Prenatal maternal and childhood bisphenol a exposure and brain structure and behavior of young children.Environ Health. 2019 10 15; 18(1):85.EH
Bisphenol A (BPA) is commonly used in the manufacture of plastics and epoxy resins. In North America, over 90% of the population has detectable levels of urinary BPA. Human epidemiological studies have reported adverse behavioral outcomes with BPA exposure in children, however, corresponding effects on children's brain structure have not yet been investigated. The current study examined the association between prenatal maternal and childhood BPA exposure and white matter microstructure in children aged 2 to 5 years, and investigated whether brain structure mediated the association between BPA exposure and child behavior.
Participants were 98 mother-child pairs who were recruited between January 2009 and December 2012. Total BPA concentrations in spot urine samples obtained from mothers in the second trimester of pregnancy and from children at 3-4 years of age were analyzed. Children participated in a diffusion magnetic resonance imaging (MRI) scan at age 2-5 years (3.7 ± 0.8 years). Associations between prenatal maternal and childhood BPA and children's fractional anisotropy and mean diffusivity of 10 isolated white matter tracts were investigated, controlling for urinary creatinine, child sex, and age at the time of MRI. Post-hoc analyses examined if alterations in white matter mediated the relationship of BPA and children's scores on the Child Behavior Checklist (CBCL).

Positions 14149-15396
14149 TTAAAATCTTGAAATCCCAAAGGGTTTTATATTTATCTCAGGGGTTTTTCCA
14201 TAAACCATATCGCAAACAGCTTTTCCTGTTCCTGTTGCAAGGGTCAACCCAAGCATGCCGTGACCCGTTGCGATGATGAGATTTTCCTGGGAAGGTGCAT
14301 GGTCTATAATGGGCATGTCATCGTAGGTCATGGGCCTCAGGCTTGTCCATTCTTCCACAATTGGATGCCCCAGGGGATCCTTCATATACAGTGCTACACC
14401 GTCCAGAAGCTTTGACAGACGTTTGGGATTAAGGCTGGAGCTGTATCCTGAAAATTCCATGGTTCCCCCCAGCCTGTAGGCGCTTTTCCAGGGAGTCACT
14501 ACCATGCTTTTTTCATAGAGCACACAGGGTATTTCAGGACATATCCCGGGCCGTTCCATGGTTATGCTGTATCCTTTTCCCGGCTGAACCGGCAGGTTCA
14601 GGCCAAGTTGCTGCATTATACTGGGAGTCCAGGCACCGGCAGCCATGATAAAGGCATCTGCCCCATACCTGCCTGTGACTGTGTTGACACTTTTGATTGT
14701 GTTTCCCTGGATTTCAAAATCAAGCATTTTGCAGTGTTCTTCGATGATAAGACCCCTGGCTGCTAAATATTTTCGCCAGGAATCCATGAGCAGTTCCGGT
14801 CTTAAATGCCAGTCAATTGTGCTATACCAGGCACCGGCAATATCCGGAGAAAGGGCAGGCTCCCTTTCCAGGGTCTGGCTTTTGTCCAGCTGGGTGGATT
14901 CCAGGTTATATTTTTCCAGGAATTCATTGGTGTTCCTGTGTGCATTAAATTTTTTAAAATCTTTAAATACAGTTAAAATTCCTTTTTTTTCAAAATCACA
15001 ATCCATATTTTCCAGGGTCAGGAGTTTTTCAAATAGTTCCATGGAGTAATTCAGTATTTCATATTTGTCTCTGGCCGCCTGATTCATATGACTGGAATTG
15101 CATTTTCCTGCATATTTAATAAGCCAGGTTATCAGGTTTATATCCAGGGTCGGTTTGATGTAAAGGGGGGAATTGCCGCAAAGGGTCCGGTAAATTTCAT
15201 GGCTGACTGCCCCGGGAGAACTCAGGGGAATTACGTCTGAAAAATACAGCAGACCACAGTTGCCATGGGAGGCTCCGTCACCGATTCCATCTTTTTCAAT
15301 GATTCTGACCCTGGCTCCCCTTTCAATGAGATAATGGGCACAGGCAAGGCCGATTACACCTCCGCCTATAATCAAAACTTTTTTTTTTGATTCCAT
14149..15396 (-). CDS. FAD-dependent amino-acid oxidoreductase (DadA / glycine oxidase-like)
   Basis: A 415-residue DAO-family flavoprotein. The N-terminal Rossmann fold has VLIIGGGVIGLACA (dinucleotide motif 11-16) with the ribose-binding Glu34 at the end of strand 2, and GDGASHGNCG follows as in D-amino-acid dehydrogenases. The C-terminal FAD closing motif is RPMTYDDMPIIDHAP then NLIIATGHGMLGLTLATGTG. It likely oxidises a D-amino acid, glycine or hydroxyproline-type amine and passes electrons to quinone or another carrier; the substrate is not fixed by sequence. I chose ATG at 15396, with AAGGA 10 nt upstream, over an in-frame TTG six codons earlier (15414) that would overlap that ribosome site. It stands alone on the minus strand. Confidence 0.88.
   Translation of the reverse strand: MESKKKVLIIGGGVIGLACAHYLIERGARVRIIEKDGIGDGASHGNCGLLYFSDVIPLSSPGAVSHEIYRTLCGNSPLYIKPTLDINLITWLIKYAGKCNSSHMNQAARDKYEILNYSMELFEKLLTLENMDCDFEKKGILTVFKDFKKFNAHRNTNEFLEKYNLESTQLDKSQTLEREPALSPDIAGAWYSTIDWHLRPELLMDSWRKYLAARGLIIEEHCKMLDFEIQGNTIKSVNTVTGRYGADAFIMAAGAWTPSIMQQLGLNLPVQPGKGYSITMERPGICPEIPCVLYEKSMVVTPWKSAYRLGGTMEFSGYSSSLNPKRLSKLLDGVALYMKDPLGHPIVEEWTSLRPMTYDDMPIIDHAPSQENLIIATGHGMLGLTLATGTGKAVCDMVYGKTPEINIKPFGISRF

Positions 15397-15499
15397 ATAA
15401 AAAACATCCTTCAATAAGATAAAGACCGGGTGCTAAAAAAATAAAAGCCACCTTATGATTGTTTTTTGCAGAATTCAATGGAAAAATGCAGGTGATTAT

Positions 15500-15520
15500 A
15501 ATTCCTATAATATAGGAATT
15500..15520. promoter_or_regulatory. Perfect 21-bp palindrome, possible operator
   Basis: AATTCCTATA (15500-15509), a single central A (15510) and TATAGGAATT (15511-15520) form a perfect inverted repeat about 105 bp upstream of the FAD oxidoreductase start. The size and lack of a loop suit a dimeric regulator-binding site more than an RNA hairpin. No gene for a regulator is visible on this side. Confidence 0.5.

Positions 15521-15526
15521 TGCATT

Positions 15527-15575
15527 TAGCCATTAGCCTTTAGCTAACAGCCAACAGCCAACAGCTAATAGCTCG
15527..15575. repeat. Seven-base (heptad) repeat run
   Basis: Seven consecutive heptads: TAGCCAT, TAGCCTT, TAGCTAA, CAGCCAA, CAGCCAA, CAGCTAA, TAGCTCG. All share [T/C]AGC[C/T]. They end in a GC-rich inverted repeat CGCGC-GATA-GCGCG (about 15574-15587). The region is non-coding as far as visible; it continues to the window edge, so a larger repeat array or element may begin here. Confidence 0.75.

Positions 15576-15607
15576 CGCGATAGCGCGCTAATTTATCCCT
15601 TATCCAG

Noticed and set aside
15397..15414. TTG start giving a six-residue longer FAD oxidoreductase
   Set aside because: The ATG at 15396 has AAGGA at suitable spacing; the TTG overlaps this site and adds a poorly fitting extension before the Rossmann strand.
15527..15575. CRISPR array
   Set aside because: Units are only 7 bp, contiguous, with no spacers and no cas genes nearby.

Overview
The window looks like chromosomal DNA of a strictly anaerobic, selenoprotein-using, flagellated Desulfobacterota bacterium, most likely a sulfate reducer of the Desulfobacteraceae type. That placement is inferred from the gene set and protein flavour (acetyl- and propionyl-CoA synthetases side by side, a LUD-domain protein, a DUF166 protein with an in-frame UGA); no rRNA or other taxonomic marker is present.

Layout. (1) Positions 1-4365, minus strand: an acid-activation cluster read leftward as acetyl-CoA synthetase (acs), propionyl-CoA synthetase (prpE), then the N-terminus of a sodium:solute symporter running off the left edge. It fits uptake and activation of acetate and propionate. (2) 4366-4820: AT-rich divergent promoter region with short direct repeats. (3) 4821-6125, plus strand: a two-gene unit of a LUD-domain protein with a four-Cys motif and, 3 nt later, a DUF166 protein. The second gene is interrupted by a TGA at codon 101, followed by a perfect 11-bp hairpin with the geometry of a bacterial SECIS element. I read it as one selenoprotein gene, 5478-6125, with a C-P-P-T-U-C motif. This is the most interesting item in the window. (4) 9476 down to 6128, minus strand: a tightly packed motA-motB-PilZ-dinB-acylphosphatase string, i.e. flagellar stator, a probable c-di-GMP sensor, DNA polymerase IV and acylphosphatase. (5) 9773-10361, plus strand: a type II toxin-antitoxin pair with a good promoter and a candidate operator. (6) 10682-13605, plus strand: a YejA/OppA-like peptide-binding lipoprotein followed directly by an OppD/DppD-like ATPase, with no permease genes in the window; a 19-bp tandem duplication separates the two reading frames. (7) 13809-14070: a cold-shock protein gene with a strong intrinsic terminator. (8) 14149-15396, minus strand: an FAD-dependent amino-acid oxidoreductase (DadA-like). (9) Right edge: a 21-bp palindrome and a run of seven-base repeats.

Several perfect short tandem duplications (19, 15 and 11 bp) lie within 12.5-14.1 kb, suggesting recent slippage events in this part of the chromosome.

Prenatal maternal urinary BPA was significantly associated with child mean diffusivity in the splenium and right inferior longitudinal fasciculus. Splenium diffusivity mediated the relationship between maternal prenatal BPA levels and children's internalizing behavior (indirect effect: β = 0.213, CI [0.0167, 0.564]). No significant associations were found between childhood BPA and white matter microstructure.
This study provides preliminary evidence for the neural correlates of BPA exposure in humans. Our findings suggest that prenatal maternal exposure to BPA may lead to alterations in white matter microstructure in preschool aged children, and that such alterations mediate the relationship between early life exposure to BPA and internalizing problems.